Tuesday, February 27, 2018

Mae West: Object of Desire

While you’re sleeping, college professors in Hungary are thinking about MAE WEST. Here’s a long, striking research paper you might have missed. This is Part 17.
• • "Mae West. The Dirty Snow White" • •
• • Written by:  Zsófia Anna Tóth
• • desexualize and de-feminize herself • •
• • Zsófia Anna Tóth wrote:  Additionally, Molly Haskell highlights a significant aspect of the woman humorist and that is if a woman becomes the practitioner of the art of humor she will culturally desexualize and de-feminize herself by becoming more masculine thus losing her (possible) status as a proper and ideal woman: “[a] woman can display humor in the diluted forms of sarcasm or ‘personality,’ but if she indulges in either the athletics of the clown or the epigrams of the wit, she risks losing the all-important status of ‘lady’” (61-62). It is also added that “[w]hile a male comedian can have sex appeal […] a female comedian […] automatically disqualifies herself as an object of desire,” and while the comic man “often becomes a romantic figure in his quixotic destiny,” a comic woman “is regarded more as a desecration to her sex than a holy fool” (62).
• • wit and sexuality • •    . . .
• • This was Part 17 of a lengthy article. Part 18 will follow tomorrow. 
• • Source: Americana — — E-Journal of American Studies in Hungary; Vol. XI, No. 1, Spring 2015.
• • Happy Birthday to you, Mark! • •
• • Happy Birthday to Mae-maven and Canadian researcher R. Mark Desjardins. He was born in Ottawa, Ontario, Canada on Tuesday, 27 February 1951. Readers have noticed the fascinating excerpts we have posted from time to time, with his kind permission, from his manuscript "In Search of Mae West," a carefully detailed magnum opus that will be released as soon as it's completed.
• • Mark covered the last Mae West Birthday Bash held at the home of Ramfis Diaz in Los Angeles on 17 August 2010. He has also graciously reviewed some Mae West biographies and a cabinet of Westian curiosities.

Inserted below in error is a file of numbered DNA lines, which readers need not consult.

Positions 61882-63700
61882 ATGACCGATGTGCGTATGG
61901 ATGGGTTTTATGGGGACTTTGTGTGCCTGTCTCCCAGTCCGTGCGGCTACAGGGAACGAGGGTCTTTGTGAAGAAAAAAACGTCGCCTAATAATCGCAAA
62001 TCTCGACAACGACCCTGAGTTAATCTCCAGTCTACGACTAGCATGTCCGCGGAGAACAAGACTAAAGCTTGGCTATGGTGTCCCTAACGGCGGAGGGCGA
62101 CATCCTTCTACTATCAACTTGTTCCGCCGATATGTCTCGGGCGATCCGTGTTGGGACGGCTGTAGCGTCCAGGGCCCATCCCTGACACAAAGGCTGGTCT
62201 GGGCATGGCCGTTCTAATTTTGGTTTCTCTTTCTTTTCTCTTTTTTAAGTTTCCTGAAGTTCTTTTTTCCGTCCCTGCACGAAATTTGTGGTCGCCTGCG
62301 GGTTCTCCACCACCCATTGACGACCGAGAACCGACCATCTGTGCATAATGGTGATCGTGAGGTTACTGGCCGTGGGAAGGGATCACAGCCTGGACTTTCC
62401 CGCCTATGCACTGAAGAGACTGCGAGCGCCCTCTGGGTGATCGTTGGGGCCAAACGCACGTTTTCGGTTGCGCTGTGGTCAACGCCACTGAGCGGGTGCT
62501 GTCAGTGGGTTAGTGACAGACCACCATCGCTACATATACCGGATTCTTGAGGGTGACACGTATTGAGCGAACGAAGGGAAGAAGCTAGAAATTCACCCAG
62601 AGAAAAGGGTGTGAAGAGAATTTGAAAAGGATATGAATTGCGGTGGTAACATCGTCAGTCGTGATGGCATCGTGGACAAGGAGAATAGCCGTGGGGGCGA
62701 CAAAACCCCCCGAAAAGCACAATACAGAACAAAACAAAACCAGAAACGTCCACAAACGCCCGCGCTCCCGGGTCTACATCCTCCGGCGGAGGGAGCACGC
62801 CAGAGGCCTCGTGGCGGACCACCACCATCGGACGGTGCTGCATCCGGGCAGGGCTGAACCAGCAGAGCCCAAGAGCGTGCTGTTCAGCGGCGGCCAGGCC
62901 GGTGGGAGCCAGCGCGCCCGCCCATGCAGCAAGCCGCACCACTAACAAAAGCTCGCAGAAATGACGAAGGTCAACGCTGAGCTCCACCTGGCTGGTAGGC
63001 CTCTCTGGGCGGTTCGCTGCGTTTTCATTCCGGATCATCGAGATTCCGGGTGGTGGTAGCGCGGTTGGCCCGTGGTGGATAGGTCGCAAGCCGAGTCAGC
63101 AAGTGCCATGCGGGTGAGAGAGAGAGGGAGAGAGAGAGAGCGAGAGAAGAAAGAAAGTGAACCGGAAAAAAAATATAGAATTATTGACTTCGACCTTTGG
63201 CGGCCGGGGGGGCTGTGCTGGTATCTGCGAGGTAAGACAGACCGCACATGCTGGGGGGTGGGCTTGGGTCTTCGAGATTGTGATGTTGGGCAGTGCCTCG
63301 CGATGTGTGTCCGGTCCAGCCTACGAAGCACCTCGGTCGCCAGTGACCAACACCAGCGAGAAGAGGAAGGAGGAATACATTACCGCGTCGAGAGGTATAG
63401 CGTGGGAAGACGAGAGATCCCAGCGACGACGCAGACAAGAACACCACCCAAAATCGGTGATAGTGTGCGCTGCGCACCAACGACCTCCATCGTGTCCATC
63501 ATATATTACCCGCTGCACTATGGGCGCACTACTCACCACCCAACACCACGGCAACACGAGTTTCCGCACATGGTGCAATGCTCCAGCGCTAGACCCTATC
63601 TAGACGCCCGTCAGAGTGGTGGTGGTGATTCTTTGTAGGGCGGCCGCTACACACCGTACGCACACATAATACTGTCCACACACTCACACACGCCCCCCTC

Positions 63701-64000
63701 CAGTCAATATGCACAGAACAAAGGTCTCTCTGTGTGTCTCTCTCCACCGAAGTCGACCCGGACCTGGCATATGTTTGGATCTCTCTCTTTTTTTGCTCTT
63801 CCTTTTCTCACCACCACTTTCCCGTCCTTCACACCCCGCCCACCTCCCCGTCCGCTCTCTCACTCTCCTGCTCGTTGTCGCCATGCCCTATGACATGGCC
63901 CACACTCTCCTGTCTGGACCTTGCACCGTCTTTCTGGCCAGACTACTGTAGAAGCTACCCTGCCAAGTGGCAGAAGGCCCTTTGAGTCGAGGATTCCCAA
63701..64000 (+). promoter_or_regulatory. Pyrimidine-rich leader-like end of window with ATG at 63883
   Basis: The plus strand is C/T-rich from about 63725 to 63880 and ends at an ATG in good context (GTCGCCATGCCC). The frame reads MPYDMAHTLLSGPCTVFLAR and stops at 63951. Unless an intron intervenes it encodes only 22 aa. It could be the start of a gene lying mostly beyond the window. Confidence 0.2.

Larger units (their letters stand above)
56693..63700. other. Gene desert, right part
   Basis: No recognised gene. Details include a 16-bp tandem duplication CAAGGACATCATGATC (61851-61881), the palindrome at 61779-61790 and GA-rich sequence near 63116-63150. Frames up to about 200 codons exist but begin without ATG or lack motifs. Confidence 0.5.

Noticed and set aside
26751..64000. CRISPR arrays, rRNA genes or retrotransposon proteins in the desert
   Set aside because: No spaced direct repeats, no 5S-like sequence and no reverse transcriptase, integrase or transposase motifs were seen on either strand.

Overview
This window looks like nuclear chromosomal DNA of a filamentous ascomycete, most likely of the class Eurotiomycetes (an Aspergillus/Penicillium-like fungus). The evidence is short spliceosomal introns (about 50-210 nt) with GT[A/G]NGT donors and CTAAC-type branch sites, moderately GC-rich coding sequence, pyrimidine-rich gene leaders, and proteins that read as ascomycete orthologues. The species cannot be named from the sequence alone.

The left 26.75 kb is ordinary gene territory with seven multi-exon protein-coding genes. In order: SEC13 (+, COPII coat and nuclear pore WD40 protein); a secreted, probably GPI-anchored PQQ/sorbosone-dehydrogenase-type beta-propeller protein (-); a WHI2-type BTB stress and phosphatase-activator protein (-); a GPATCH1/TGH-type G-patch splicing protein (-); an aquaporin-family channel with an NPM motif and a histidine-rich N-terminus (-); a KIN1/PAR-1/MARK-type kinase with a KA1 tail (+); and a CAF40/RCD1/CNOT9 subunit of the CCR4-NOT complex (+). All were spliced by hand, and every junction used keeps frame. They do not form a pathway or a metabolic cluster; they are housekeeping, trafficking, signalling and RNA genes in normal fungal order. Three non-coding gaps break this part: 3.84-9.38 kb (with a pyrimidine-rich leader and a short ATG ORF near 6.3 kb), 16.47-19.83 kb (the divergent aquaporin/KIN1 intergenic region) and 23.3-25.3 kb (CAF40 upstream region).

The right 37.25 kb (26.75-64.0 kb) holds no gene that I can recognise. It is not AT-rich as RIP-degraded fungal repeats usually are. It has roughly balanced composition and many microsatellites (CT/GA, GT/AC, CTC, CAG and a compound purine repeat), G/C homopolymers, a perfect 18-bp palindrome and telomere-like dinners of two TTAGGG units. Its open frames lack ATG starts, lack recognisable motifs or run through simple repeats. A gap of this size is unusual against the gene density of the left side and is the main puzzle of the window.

• • Enjoy your special day, Mark!
• • On Thursday, 27 February 1936 • •
• • Joseph Breen wrote to Will Hays about Mae West and "KIondike Annie." His letter is dated for Thursday, 27 February 1936.
• • Newspapers were aware of the bickering and the chaos. The Los Angeles Herald printed a news story on page 4 about the censorship issues on 27 February 1936. It was never easy being Mae West.
• • Overheard in Hollywood • •
• • The biography written by Jill Watts "Mae West: An Icon in Black and White" was published on 18 February 2003 by Oxford University Press. This is a must for your Mae West bookcase.
• • In Her Own Words • •
• • Mae West said: "She who hesitates is a damned fool."
• • Quote, Unquote • •
• • A New York daily mentioned Mae West.
• • Since the powers that run The Standard Union have not seen fit to equip it with asbestos paper and fire-proof type, I am, unfortunately, unable to do justice here to  the drama "The Constant Sinner," a cheerful little something from the pen of Mae West, which found its way down 45th Street into the Royale Theatre last night, with the author in the leading (and title) role.  . . .
• • Source: Review in Standard Union; published on Tuesday, 15 September 1931
• • The Mae West Blog celebrates its 13th anniversary • •  
• • Thank you for reading, sending questions, and posting comments during these past thirteen years. Not long ago, we entertained 3,497 visitors. And we reached a milestone recently when we completed 3,800 blog posts. Wow!  
• • By the Numbers • •
• • The Mae West Blog was started thirteen years ago in July 2004. You are reading the 3906th blog post. Unlike many blogs, which draw upon reprinted content from a newspaper or a magazine and/ or summaries, links, or photos, the mainstay of this blog is its fresh material focused on the life and career of Mae West, herself an American original.

• • Come up and see Mae every day online: http://MaeWest.blogspot.com/


• • Photo:
• • Mae West • in 1936

• • Feed — — http://feeds2.feedburner.com/MaeWest
  Mae West

1 comment:

  1. Thank you SO much for the B-Day tribute!I Reading the Mae West Blog is a morning ritual for me. Mae West is the finest woman I never met. Although I have enough good sense not to roll out her quip, "Everyone thinks I'm 27, but I'm really twenty-sex," I firmly subscribe to her wisdom, "You're never too old to feel young again."